The February guest speaker was Kelly Leonard.
I feel incredibly privileged to be the recipient of the first Freda Neale Grant awarded by the NSW Spinners and Weavers Guild to promote weaving. Growing up in Mudgee in the 1970’s I first became interested in learning to spin from the local Spinners and Weavers Guild. This interest in natural fibres and sustainable ways of art making has stayed with me, laying a foundation for my artwork today.
I am a hand weaver who uses my body to work with a floor loom to lift the shafts necessary to weave. Through this process I feel connected to the tradition of weaving. My early weaving training was with a second-generation Bauhaus weaver, Marcella Hempel, a German master weaver who wove prototypes for industry. Her emphasis on the importance of sound craftsmanship and the development of a signature style has underpinned my own approach to the art making process. With the process of weaving comes a lot of thinking time. I’m interested in how people engage with objects and materials through their senses.
The sustainability of communities that rely on production of hand weaving to maintain patterns and traditions is an issue that is very important to me. The Freda Neale Grant was used to undertake an art/weaving residency in Laos in 2007. There, I spent two months on a silk farm researching sericulture, silk reeling, natural dyeing and weaving. Eco-friendly processes and the value of craft practice to create niche markets are key issues informing my work.
My objective for future professional goals is to promote an interactive exchange of information and connectivity between artisans, educators, administrators and others affiliated with artisan enterprise development. I have both a Masters of Art and a Masters of Arts Management to support professional craft making and promotion. The locally made and the hand crafted needs to be supported, nurtured and valued. The value of the handmade, of material we can touch, becomes increasingly important as our reliance on digital technologies increases.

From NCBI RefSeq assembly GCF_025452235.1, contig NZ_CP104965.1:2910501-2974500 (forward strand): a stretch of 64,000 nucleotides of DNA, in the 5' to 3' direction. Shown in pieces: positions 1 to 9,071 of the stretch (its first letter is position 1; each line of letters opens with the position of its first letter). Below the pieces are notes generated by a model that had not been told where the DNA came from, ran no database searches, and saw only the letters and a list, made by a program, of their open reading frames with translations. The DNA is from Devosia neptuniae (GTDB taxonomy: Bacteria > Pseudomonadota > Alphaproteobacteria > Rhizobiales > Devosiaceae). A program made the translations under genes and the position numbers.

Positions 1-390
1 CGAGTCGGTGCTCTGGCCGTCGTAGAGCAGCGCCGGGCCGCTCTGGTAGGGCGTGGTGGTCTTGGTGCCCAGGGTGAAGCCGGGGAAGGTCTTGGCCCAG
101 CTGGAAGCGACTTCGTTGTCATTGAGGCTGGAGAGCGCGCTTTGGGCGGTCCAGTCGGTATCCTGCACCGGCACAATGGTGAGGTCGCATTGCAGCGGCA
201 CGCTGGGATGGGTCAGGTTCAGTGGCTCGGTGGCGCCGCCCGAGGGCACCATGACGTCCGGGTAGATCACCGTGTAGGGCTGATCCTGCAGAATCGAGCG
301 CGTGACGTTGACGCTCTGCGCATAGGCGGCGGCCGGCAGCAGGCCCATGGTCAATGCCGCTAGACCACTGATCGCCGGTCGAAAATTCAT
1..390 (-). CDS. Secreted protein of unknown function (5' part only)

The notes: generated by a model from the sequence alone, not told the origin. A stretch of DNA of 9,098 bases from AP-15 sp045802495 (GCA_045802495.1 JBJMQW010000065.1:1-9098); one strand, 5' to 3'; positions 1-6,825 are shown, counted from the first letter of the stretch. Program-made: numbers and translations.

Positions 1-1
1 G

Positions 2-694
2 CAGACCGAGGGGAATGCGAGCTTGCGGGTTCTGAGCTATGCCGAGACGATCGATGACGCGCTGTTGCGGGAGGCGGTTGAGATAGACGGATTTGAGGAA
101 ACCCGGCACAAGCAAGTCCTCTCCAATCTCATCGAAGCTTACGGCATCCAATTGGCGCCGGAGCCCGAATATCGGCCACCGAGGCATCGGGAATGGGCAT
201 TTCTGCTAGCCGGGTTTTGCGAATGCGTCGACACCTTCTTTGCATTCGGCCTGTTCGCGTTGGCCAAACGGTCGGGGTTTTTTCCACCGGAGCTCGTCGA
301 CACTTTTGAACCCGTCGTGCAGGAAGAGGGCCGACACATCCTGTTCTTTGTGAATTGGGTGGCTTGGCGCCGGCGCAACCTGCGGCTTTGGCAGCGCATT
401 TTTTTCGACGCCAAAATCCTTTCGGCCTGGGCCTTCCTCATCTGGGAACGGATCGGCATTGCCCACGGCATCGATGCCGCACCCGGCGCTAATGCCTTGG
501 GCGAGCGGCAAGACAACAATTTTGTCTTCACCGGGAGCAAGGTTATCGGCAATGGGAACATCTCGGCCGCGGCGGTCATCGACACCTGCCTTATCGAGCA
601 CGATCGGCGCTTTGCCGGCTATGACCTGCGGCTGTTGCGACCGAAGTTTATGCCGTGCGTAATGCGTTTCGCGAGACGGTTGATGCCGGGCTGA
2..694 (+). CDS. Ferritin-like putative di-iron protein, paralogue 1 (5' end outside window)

My grant application was to take a weaving residency at a silk farm run by Lao Sericulture near Phonsavan in Xieng Khuang Province in northern Laos during September and October 2007. The aim of the residency was to provide an opportunity for artists to expand their technical and artistic talents, exchange ideas, share knowledge and experiences. More information about the company can be viewed via the web at www.laosilkandcraft.com/residency.
During my stay on the silk farm, I learnt the whole process of silk production: how to grow mulberry trees, raise silkworms, reel the silk, weave silk yarn and natural dyeing. Photography, personal journal entries and the weaving of samples recorded information learnt. Overall, it was an immensely enlightening experience to visit a country where weaving is so intrinsically valued.
Unexpectedly, a favourite part of my residency was rearing the silkworms. For the duration of a silkworm cycle I gathered and hand chopped mulberry leaves three times a day to feed the silkworm babies that I reared. After watching the worms grow and shed their skin five times over thirty days, it was an exciting moment when they finally spun their silk cocoons. Next, I learnt traditional methods of hand reeling the silk from the cocoons and thread twisting to make the thread stronger for weaving.
The use of natural dyes to colour the silk thread is actively promoted on the silk farm as a way to maintain tradition and to advocate sustainable methods of production; no chemical alternatives are used. The dye materials are seasonal and often gathered by villagers and brought in to the farm to be processed ready for dyeing. Petals and seeds were dried, leaves soaked and fermented, resin dried and pulverised and stored. Dye materials used included lac (a tree resin formed by an insect), indigo, turmeric, marigold, mud and bark.